Courthouse future in hands of the taxpayers
After nearly three years of studies and controversy, four possible plans to improve the county courthouse space and aging problems have been presented to the public.
In three public meetings last week, approximately 75 people heard a presentation by Spectrum Group Architects and then posed questions.
Did any of the options allow room for growth?
What is the long-term cost comparison in maintaining and operating new buildings versus remodeled buildings?
Are there safety concerns regarding the immediate proximity of a large day-care, an assisted living facility and schools?
What about parking?
There was also strong sentiment voiced regarding trying to keep the courthouse due it its historical value and importance in the community.
What does law enforcement and the courts want?
At the final meeting, Commissioner Maureen Davey said she had learned several things from the meetings: The courthouse is important to people, doing things right and space is important.
“My mind has changed,” said Davey of the alternative she had been favoring.
The price tag on the four alternatives range from $6.37 million to $17.54 million. Commissioner Maureen Davey acknowledged that prior to the public meetings, she had favored what had been called Option 1, the remodel of the old hospital with all county offices being moved there. That was appealing largely because the county already owns the old hospital with the remodel estimated at around $2.65 million. However, the old hospital is not big enough to hold all the county offices and serious concerns with court safety have been raised.
When asked at the Columbus meeting how much money had been earmarked for this project, Commissioner Gerald Dell said they had set aside $4.3 million in a STIP (state investment program). It was the first time the commissioners had divulged that amount, although they had been asked previously. That money is actually in a number of places and kept track of through the county’s finance office. That $4.3 million is a combination of PILT funds, County Capital Improvement Fund, Metal Mines License Tax, and Oil and Natural Gas Production Tax.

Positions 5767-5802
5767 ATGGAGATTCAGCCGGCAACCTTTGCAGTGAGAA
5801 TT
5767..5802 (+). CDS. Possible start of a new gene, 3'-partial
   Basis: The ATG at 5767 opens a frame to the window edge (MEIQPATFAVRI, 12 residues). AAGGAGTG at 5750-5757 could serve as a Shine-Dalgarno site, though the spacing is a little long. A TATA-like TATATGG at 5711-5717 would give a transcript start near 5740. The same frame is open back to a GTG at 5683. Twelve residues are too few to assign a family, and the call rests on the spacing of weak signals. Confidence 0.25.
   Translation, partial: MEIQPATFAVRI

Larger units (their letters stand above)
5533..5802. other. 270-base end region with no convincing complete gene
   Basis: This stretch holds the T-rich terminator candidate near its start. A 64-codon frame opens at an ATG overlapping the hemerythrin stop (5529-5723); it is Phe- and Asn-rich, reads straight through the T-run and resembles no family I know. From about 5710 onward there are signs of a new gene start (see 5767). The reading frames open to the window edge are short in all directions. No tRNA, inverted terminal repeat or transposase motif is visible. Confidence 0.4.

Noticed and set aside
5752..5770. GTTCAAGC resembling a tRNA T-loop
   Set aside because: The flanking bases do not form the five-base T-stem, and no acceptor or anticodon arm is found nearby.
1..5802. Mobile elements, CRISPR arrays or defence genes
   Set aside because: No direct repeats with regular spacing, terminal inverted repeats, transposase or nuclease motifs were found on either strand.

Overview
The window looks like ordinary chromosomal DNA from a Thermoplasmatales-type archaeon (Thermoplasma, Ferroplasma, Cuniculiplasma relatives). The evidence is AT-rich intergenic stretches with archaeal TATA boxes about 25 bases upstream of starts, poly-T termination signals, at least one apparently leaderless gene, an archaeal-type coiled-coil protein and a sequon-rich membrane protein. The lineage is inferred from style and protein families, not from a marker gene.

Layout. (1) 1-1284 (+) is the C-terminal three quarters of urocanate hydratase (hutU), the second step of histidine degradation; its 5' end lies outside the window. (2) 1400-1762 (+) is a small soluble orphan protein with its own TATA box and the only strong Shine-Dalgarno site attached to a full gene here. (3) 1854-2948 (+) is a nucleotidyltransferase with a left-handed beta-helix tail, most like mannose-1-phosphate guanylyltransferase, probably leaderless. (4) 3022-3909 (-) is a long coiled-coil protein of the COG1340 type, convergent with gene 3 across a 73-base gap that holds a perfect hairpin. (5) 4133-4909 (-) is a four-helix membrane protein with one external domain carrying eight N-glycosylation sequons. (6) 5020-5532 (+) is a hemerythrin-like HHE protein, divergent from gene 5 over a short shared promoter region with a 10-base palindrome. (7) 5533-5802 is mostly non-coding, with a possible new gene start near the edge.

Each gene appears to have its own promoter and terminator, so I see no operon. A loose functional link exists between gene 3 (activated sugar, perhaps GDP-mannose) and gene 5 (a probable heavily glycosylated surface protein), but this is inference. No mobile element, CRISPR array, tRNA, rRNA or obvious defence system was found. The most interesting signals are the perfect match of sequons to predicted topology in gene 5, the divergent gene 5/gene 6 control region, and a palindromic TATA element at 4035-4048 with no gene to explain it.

Documents & Details
Although it took Spectrum nearly two years to complete the options package feasibility study, only two of the four options were sketched out and put on display for the public. They can also be found on the county’s website at http://www.stillwater.mt.gov/CountyCommissioners/CH_FacilityFeasibilityO....
Details of the two alternatives were limited to the proposed location of the offices, square footage numbers, building construction costs and building cost per square foot.
Spectrum Group Architect Gary Levine said the remaining two options were not “boarded” or developed more because they involved land purchases that obviously may or may not happen.
Spectrum’s handouts changed for each meeting due to errors discovered with the estimated mill levy impact analysis as well as an extra $550,500 found in two categories by a citizen who attended the Columbus meeting. Additionally, a six page “Stillwater Site Comparisons” document was made available at the Columbus and Park City meetings but not in Absarokee.
Spectrum itself fell under questioning at the Park City meeting by an attendee who asked if the business was the same one involved with the Hardin incident. Spectrum Architect Gary Levine said no, that there was a Spectrum Engineering business who people often confuse with them. When a second attendee corrected the location, and said it was the Lame Deer school incident, Levine then admitted that it was the company involved in that.
Spectrum and DPS Co. out of Boyd were hired for a project involving the multi-phase design and construction of a new school adjacent to the old school’s gym. Both were fired by the Lame Deer School Board approximately 11 months ago for what an external evaluation commissioned by the school board said was excessive design fees totaling $336,000, according to an article in the Billings Gazette.
Levine said Spectrum settled out of court.
The next steps
At the meetings commissioners said there would be a comment period for at least a couple of months and citizens could call, email or write with their recommendations. The Tuesday morning’s regularly held commissioner meeting, they said there would be more news in the next few weeks.